In the interests of opening this up a bit, this blog site will begin a list of nodes for “Energy: The Prospects for Cooperation”. Rather than trying to distinguish regional from global agreements, the entries will indicate the number of states that are party to the agreements.

One intergovernmental agreement worth checking out is the Energy Charter Treaty ( The ECT seeks to regulate investment and supply issues in the field of energy, with a nod to environmental concerns, especially via efforts to improve “efficiency”. It currently has 52 signatories (EC + 51), and entered into force in 1998. A review was conducted in 2004.

As the ECT Secretary General, André Mernier, noted in a recent speech (Nov 2007):

“With increasing reliance upon internationally traded energy, the rules and disciplines that apply to energy trade are of great strategic significance. Considerations of security of supply/demand and need of investment require predictability and transparency that could be achieved most effectively through a multilateral legal framework. At the same time energy markets and trade are constantly evolving, so it is a real challenge to negotiate multilateral rules for trade in energy.”

As indicated in this speech, the ECT has a working relationship with another group, a London-based “NGO” by the name of the World Energy Council. The WEC has member committees in 94 countries of the world. The mandate of WEC is 'To promote the sustainable supply and use of energy for the greatest benefit of all people'. They have conducted a regular “Survey of Energy Resources” since 1934, which they claim is “the prime global compilation of energy resources and reserves… Other compilers of energy statistics, such as the United Nations and the International Energy Agency, rely on this WEC data.”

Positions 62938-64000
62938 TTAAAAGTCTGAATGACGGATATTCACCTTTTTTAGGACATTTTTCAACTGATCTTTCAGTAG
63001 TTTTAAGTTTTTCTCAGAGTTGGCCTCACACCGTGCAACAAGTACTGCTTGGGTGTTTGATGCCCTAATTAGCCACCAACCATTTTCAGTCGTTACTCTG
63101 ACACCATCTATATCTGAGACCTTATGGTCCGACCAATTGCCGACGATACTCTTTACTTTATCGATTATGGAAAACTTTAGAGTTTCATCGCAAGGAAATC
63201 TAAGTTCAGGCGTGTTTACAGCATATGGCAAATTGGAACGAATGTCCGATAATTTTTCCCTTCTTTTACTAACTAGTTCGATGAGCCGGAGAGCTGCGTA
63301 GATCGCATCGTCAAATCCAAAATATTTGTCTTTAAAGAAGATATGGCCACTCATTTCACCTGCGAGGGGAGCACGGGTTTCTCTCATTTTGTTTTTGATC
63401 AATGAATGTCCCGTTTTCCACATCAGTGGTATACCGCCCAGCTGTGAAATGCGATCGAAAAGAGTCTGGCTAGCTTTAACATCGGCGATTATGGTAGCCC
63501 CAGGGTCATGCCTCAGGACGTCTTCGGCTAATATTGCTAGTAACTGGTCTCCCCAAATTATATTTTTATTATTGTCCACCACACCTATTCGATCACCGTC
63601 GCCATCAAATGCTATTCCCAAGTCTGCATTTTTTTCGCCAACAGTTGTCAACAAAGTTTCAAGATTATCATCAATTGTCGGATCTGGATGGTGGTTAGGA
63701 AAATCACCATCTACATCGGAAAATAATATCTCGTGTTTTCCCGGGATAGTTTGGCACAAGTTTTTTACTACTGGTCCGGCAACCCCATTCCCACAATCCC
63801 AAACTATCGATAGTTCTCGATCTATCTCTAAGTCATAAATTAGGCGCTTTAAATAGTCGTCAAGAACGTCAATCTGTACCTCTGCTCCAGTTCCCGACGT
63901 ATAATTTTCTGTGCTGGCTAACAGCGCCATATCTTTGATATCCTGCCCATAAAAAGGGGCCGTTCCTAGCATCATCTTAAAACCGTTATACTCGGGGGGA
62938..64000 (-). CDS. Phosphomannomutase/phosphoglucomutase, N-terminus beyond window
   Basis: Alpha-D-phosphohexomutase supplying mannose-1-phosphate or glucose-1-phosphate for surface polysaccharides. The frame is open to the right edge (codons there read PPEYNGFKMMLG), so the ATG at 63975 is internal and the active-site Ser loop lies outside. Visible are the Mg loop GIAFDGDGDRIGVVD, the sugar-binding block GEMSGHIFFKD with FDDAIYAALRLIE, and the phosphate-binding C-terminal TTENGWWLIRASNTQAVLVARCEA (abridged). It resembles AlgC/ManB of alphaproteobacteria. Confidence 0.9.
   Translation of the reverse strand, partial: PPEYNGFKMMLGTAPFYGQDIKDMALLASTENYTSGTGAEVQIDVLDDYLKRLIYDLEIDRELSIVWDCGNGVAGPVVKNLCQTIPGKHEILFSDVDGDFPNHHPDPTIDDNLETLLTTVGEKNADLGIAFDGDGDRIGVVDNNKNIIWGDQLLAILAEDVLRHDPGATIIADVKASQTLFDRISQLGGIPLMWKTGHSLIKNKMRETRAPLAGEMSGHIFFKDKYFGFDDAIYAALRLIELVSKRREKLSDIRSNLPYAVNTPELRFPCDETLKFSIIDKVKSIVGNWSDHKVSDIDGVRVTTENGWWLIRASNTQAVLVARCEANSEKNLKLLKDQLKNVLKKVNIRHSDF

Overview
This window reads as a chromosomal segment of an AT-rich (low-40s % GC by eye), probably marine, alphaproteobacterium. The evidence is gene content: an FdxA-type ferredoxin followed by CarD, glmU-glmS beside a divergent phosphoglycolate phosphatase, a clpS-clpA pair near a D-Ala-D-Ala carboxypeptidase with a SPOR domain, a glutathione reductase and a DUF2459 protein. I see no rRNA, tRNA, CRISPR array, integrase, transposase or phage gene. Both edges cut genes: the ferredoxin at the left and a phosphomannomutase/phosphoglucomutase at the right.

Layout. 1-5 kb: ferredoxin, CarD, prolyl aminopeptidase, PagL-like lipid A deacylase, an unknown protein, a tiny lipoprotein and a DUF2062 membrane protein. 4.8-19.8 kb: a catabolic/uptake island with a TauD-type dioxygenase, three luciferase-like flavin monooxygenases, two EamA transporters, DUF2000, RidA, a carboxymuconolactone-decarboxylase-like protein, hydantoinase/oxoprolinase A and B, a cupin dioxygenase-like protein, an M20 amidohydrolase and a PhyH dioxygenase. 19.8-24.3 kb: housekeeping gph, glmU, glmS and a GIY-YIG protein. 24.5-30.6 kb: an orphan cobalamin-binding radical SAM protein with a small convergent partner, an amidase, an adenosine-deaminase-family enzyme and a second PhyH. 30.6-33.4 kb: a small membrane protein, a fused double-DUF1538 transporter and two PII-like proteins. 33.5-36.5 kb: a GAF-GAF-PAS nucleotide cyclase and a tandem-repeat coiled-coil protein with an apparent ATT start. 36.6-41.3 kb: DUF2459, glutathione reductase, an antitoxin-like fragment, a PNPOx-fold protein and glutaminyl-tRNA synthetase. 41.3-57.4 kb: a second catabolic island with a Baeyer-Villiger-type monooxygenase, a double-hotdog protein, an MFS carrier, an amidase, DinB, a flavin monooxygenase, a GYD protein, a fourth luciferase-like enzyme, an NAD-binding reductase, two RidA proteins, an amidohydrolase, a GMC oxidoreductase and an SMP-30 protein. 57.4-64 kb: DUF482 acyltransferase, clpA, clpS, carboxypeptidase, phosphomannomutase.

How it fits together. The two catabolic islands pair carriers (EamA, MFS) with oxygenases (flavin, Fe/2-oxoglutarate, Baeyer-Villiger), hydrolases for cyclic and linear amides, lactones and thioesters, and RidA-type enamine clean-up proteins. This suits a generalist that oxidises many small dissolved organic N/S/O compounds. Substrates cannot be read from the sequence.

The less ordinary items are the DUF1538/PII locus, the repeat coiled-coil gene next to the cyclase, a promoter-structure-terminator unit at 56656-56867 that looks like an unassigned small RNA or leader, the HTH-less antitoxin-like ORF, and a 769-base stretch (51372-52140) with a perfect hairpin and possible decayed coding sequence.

We’ll be looking into this further… but my daughter is due to wake up any second…

1 comment:

pkoilpirate said...

Though, as was mentioned, the two alternatives represent but polarized positions in the face of such a task, there can be little doubt that the blueprint scenario appears as the increasingly enlightened approach and certainly the one that holds the most potential for progressive and inclusive responses to the looming oil shortage. However, the overwhelming question it gives rise to, in my opinion, is the question of where the impetus for the "emergence" of such coalitions (who address the requisite innovation etc.) is likely to come from. The most compelling feature of the Scramble scenario, from a practical perspective, emerges from the fact that there isn't likely to be any great political imperative for action until the effects (of the shortage) on the average consumer-citizen are great enough to warrant one. Perhaps a valuable question in this regard is whether the exists a way to foster a sufficient degree of political pressure that might get a head-start on practical responses to the problem before the absolute necessity to do so, and ensuing scramble begins.